Besides UCB, I'm seeing that 15-20% of the comedy theaters are non-white. And half of those are women. I think that's a pretty fair representation but that is not being represented on SNL. I think this also underscores how little Nasim Pedrad is used on the show. Being a non-white woman, she could probably get away with playing Beyonce or Rihanna or maybe even Michelle. She looks more like them than Maya ever did. So even though there is a non-white woman there, she's just there.

  • RawhideC

    SNL is mainly recruiting from the comedy theaters you mentioned, but where do they recruit from? College or high school drama programs? But where do they recruit from? I really have no idea but the US population is probably the lowest common denominator. And according to the US Census, 78% of Americans are white. Gasssp! I think we have a bigger diversity problem on our hands.

    You wouldn't hire a black athlete to an NBA team just to fill a diversity quota but because they have the talent the team needs. That's not to say the 'non-white' performers auditioning don't have talent or aren't funny, but that they don't fit the teams needs or aren't as funny to the producers/decision makers on the show(Lorne). Which is clearly a matter of opinion and it is his/their decision to make. I'd guess In Living Color was predominately comprised of black performers for the same reason.

    • gghhhh

      I wouldn't say Second City, Groundlings, UCB really recruit. They are well enough known that if you want to take a class, you sign up.

  • PapayaSF

    He doesn't care if his show accurately reflects the various racial groups in America, so long as it still gets laughs. And for the most part, Michaels has gotten away with this approach.

    As well he should! That is his job. It's hard enough finding people who are funny enough for the show without worrying about racial quotas. Once again, political correctness is the enemy of comedy.

  • J Mooney

    White people, and white males specifically, own/dominate a lot of different industries that developed in America over the past 150 years (deservingly so, albeit with some oppression and crude power plays) Comedy being one of those fields. Hell, white people actually used to dominate the NBA even (that has since ceased but white guys still own the teams).

    Being a minority in this country, you gotta understand the cards. You don't demand equality because – how can you? You're just in a completely different situation – and you don't have much leverage other than the guilt of the powerful and an increasingly liberal culture. Plus internally within minority communities, with African Americans being the one exception, your parents culture is absolutely NOT going to support the idea of you becoming a comedian. Thus the cycle perpetuates itself.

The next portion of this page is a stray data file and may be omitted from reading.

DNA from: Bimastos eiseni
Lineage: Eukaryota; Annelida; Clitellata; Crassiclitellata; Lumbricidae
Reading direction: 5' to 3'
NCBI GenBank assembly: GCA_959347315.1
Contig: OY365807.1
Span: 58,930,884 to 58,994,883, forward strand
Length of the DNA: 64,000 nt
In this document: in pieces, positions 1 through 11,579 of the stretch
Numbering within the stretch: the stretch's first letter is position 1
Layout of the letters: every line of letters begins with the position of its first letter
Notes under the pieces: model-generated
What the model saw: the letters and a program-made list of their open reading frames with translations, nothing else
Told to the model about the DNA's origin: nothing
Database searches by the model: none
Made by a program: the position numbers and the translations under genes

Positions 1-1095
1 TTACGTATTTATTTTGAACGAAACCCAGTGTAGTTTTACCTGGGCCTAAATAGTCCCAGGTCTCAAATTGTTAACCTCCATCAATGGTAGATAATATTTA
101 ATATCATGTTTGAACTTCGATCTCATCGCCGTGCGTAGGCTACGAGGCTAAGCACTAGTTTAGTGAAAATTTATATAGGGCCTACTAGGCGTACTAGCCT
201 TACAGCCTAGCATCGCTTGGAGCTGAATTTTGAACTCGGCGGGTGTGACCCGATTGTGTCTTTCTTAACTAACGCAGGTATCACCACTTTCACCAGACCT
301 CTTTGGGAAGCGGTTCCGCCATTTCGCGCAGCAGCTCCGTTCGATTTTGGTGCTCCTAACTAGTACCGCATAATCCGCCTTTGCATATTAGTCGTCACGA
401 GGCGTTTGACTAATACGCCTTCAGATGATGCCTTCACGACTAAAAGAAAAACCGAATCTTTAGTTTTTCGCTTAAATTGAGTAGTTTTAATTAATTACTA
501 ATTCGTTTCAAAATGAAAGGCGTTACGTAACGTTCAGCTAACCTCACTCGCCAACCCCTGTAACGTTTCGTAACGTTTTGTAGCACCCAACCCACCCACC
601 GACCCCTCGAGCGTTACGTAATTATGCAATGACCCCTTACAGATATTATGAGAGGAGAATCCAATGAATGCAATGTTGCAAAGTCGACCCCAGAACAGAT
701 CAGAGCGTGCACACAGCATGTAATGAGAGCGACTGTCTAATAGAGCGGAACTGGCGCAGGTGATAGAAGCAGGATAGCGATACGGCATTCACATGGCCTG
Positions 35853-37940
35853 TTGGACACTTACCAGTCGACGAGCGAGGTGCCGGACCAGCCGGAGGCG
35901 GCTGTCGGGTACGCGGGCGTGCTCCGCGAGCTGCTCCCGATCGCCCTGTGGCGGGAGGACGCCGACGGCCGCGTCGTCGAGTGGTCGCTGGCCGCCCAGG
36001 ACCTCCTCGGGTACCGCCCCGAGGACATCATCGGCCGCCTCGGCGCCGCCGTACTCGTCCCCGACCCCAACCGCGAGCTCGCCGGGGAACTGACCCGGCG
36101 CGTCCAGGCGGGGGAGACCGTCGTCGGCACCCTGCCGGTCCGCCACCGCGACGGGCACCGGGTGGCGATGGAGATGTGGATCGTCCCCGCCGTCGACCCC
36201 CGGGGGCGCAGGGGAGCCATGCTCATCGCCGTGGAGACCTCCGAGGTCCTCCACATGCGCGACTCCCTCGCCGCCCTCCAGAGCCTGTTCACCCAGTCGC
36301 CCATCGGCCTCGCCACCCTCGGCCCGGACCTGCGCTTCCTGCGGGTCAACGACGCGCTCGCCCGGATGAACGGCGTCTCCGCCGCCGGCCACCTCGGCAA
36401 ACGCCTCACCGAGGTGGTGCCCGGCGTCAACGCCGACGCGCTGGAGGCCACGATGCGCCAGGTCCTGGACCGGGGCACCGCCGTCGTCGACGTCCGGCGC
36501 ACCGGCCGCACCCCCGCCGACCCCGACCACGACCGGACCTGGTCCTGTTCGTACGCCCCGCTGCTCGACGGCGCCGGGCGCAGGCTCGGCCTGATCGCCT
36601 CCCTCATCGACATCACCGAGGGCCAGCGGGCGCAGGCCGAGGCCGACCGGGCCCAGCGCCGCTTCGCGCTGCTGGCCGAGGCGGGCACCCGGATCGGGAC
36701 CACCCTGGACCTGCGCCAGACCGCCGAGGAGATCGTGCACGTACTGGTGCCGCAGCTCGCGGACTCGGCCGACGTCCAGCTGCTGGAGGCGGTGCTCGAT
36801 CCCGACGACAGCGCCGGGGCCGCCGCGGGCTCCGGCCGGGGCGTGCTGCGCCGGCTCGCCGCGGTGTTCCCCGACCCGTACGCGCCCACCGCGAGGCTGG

And so we're here in 2013…SNL in NYC…as overwhelmingly white in cast, content, and power.

  • seriously.

    So, if I were a minority who wanted to be in comedy or on SNL or in entertainment in GENERAL, I would RUN to the UCB, Groundlings, and/or Second City and get the training and experience needed. If money is an issue – many of these schools have work/trade programs, and the NETWORKS hold many diversity showcases often with a prize of a class scholarship to one of these schools. On that note many of the networks have their own diversity programs with showcases that ALL OF THE CASTING COMMUNITY COMES OUT TO SEE. Everyone needs to start looking at what opportunities there are, instead of sitting at home complaining that no one seems to have "found" you yet.

    Also, its not the comedy schools fault that more people of color don't engage in their programs. Maybe it means a lot of people of color have no interest in sketch and improv classes? I don't know – but this is all getting RIDICULOUS. These programs are NOT expensive. If you want to be in show business there are SO MANY ways "in". And I would take from all of this hoopla, that if I were a person of color and super talented/funny, getting involved in one of these KNOWN COMEDY VENUES seems like a real easy way to get noticed! SNL doesn't scout these places because they have WHITE performers, SNL scouts these places because the talent there has been trained and is experience in SKETCH AND IMPROV. Nuff said.

    And I went to some of the showcases and there WERE people of color on the shows I saw, and guess what, they weren't the best! SNL looks for strong and relevant impressions, as well as good writers. Because on that show you have to generate a lot of your own content. So you can't just hire a strong black actress who can act, they need to be able to write as well and do characters.

    Also, re other actors that

    And re: AGE. So many of the performers people are talking about are simply too old for the show. SNL is a 7 year contract. They are not going to hire someone who is 40 or close to 40. Get over it.

    Everyone who comments on this subject SERIOUSLY doesn't know what really goes into casting ANYTHING. For SNL there is a certain skill set you need to have. GO GET THAT SKILL SET and see if you too can get a shot!

    • eavoss